Leopard Geckos

Mouth Rot In Leopard Geckos – Preventions & Treatments

Leopard geckos have a large number of health related problems which you may not know about. Some of these problems may even be oral, which can sometimes be very hard to spot if you are not looking closely. On further inspection you may actually see mouth rot in leopard geckos.

(Please scroll down to the bottom of the page to find ‘Other related articles you might like’, once you are done reading).

Did you know that leopard geckos are polyphyodont?

No? You’re not even sure what this means do you. Well, this means that leopard geckos continuously replace their teeth. In their tiny little mouths leopard geckos can have up to 100 teeth, and these are replaced every 4 months or so, roughly.

Because if this, mouth rot is quite common for leopard geckos.

Mouth Rot, also known as Infectious Stomatitis is a disease which affects a leopard geckos gums, and their mouths become infected. Common causes of mouth rot is due so small cuts inside the mouth which become infected or food which is stuck in-between their teeth which is now decaying.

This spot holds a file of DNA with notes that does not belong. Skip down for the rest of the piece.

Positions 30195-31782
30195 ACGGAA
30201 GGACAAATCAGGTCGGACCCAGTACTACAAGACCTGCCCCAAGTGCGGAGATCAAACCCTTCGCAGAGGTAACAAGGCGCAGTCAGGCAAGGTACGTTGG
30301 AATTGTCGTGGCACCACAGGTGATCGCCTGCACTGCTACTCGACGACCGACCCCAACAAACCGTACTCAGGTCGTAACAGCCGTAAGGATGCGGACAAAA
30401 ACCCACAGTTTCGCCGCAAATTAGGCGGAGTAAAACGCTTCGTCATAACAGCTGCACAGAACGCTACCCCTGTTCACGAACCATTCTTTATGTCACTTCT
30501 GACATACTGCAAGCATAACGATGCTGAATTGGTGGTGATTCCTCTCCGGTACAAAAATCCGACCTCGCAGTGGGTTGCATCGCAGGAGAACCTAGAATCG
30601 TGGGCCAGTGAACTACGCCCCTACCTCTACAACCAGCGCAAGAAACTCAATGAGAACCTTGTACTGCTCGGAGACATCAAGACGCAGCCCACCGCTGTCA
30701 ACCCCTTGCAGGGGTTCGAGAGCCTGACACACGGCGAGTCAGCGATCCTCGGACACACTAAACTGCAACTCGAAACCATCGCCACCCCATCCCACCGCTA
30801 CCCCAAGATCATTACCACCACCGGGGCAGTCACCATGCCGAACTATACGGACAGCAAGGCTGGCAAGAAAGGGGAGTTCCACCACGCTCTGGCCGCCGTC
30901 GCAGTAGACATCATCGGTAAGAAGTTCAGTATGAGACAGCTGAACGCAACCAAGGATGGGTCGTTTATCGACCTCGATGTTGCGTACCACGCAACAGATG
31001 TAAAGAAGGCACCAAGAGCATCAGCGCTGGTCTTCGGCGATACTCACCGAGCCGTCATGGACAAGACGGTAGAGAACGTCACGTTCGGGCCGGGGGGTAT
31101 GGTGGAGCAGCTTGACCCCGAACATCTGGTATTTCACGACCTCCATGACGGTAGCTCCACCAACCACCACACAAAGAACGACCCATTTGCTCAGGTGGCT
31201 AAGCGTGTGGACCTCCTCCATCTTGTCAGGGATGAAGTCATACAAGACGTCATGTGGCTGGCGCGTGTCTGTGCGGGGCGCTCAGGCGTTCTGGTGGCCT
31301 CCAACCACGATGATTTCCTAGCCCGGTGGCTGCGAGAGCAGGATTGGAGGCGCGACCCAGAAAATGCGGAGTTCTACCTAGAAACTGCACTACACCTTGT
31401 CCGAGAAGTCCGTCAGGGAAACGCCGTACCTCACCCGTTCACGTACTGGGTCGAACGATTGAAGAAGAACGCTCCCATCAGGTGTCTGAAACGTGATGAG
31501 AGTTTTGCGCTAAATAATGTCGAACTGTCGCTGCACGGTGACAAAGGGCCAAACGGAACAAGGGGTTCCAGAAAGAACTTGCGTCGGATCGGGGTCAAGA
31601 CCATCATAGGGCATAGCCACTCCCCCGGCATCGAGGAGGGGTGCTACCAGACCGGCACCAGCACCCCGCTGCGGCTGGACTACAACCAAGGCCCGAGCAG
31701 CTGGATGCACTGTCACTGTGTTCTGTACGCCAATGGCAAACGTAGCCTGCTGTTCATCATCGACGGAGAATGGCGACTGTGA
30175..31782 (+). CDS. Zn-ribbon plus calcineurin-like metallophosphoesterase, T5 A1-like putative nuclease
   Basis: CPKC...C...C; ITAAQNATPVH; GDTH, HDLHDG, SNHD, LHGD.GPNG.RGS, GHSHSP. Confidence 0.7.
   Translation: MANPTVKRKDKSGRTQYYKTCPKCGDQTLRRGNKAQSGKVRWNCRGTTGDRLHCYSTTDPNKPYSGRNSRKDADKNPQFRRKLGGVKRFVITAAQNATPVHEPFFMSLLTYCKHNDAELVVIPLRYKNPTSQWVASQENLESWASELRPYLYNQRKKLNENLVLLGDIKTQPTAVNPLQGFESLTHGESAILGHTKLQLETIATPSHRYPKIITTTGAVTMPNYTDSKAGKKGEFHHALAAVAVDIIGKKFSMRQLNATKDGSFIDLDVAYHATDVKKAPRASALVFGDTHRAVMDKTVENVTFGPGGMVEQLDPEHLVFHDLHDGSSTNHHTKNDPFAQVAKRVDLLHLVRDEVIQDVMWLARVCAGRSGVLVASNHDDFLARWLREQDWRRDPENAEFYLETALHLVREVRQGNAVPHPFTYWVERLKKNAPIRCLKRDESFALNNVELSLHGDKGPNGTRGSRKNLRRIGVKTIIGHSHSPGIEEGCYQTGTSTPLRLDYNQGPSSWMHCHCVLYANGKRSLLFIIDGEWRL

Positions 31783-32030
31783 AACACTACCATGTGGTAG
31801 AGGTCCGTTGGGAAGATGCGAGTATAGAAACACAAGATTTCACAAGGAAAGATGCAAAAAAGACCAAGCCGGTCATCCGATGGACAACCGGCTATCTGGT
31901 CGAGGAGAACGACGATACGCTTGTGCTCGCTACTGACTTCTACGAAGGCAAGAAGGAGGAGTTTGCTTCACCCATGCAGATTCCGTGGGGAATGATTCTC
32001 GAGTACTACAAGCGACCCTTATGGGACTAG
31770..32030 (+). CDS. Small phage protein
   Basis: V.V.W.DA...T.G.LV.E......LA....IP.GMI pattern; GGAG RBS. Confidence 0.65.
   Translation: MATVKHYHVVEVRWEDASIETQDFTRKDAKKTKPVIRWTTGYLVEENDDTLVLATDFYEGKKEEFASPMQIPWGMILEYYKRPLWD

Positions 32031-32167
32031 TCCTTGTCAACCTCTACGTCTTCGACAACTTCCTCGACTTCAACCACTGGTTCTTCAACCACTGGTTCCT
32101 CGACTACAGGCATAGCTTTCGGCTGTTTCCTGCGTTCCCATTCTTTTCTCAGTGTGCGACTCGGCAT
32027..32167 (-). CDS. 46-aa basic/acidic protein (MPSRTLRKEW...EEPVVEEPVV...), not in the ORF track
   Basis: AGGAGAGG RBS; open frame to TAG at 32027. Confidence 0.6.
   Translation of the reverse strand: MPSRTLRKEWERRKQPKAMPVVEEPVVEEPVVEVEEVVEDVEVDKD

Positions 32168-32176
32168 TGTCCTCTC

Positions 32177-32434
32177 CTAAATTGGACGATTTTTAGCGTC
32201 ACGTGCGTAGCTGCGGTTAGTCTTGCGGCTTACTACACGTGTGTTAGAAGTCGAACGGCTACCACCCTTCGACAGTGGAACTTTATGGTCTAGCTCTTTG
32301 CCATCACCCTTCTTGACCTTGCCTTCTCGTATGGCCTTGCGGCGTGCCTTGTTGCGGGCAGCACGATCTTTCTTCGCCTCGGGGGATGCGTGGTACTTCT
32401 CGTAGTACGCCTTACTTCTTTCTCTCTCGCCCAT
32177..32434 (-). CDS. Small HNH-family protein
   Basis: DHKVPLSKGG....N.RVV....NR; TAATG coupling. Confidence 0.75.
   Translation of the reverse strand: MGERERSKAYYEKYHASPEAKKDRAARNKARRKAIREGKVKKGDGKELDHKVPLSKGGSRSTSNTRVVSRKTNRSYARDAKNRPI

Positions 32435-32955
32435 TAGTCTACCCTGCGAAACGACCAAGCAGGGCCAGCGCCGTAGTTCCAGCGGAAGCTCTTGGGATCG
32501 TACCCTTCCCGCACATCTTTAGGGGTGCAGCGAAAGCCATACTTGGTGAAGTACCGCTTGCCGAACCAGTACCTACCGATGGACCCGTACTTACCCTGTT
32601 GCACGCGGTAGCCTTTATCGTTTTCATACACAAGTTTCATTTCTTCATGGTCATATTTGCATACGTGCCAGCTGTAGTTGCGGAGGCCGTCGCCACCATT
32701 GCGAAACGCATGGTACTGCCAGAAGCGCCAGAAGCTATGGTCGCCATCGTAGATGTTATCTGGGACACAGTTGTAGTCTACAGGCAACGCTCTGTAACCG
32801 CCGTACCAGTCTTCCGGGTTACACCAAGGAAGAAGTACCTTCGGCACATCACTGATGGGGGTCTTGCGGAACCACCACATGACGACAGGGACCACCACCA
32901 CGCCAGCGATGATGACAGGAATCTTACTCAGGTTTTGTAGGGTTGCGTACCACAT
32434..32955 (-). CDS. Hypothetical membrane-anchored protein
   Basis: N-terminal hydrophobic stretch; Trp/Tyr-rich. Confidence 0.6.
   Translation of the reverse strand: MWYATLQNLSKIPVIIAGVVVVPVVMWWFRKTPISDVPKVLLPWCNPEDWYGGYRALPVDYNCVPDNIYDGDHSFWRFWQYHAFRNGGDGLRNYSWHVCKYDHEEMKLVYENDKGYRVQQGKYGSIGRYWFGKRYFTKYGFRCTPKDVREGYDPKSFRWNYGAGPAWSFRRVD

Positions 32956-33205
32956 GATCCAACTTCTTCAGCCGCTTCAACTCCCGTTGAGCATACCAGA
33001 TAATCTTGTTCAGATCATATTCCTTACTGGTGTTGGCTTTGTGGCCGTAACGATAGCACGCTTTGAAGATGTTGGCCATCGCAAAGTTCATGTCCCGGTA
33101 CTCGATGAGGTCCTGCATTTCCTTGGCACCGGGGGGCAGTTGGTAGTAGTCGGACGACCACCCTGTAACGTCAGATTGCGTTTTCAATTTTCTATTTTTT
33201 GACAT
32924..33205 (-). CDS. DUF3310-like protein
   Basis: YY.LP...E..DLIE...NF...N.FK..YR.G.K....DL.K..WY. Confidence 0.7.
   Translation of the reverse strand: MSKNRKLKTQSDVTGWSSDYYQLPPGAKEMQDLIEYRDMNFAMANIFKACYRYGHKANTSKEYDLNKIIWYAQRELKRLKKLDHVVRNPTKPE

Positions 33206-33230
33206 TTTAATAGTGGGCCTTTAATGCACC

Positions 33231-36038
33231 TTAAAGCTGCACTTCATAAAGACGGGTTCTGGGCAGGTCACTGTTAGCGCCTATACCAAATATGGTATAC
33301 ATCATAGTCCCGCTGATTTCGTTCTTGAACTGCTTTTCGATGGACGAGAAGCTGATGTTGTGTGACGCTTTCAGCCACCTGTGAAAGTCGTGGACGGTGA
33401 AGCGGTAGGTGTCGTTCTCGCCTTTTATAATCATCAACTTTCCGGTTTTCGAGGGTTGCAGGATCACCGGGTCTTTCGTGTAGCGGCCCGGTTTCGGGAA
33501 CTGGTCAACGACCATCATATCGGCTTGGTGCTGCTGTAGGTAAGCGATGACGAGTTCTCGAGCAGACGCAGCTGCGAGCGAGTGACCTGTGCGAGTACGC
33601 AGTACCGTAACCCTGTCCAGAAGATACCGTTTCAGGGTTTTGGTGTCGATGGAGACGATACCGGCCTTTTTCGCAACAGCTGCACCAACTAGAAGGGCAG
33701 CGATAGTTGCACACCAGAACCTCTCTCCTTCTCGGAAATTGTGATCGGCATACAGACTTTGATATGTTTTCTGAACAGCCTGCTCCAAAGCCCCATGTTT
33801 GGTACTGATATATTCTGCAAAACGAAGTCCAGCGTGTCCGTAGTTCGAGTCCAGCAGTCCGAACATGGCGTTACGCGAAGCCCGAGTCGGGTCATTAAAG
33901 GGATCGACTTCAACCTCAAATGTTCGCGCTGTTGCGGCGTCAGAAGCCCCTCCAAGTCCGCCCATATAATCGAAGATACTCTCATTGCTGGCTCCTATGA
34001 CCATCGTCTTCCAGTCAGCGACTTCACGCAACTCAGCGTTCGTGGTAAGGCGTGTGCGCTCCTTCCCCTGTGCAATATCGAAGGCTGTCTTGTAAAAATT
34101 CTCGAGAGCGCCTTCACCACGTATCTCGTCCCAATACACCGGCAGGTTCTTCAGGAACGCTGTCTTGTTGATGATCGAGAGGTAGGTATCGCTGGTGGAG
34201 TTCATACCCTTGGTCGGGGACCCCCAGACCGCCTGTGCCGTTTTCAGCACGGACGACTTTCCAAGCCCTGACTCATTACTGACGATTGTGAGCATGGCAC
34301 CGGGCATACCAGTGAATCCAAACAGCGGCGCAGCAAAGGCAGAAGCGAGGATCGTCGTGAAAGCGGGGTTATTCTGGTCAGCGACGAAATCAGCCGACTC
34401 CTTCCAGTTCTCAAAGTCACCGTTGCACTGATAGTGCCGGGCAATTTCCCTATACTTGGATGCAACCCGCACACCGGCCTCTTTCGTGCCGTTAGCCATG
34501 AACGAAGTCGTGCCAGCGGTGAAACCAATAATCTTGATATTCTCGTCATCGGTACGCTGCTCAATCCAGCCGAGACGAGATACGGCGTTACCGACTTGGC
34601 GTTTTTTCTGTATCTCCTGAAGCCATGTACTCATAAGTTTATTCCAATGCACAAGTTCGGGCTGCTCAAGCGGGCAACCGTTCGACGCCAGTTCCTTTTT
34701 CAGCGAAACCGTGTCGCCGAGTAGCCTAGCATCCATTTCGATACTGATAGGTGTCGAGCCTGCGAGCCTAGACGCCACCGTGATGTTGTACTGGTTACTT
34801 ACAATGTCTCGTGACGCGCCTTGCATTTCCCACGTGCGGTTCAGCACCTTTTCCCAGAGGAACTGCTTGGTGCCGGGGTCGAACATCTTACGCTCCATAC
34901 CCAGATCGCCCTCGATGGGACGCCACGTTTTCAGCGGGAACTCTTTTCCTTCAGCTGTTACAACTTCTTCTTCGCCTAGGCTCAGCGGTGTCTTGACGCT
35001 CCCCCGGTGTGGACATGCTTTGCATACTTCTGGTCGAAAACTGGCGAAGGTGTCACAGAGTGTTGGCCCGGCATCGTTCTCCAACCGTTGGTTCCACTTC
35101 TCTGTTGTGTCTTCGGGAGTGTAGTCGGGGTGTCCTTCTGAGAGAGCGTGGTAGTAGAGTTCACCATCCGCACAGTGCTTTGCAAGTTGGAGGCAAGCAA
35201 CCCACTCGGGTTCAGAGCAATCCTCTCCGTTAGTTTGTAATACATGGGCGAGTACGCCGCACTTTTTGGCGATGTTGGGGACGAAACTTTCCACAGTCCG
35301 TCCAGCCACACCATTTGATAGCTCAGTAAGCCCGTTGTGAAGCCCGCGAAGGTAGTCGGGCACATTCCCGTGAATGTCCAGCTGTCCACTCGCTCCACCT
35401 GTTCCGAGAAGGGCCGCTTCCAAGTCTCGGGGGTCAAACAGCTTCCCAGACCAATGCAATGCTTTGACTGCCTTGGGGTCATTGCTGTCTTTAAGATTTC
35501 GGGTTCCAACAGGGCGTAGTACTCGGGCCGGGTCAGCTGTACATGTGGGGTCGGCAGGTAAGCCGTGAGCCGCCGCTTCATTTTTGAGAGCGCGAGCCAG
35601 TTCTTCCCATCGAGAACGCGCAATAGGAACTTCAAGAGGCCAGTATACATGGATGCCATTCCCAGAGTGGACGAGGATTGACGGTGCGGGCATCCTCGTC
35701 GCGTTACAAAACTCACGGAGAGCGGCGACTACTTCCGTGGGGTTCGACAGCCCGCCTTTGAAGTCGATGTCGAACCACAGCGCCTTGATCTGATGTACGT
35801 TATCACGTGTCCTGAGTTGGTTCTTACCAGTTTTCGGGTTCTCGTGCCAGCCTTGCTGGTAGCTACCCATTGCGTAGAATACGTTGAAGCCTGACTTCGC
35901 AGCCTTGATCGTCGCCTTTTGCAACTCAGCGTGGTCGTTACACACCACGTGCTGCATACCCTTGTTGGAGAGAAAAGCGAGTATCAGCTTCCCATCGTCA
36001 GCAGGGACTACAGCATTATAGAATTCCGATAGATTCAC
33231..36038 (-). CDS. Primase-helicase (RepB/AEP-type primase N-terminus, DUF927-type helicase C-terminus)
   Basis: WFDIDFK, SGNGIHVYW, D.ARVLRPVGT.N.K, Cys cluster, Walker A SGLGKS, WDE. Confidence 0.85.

So how do you spot mouth rot in leopard geckos?

Although they may not show it, mouth rot is actually quite painful for a leopard gecko. Humans have some oral problems which cause them a lot of pain, and this is no different for a gecko. You can start by looking around the outside of your geckos mouth for any sign of cuts, bruising or swelling, or stuck food. These same four signs may well be internal (inside the mouth), so can sometimes be harder to spot. 

Either way, be sure to take a close look inside and out for a full check up.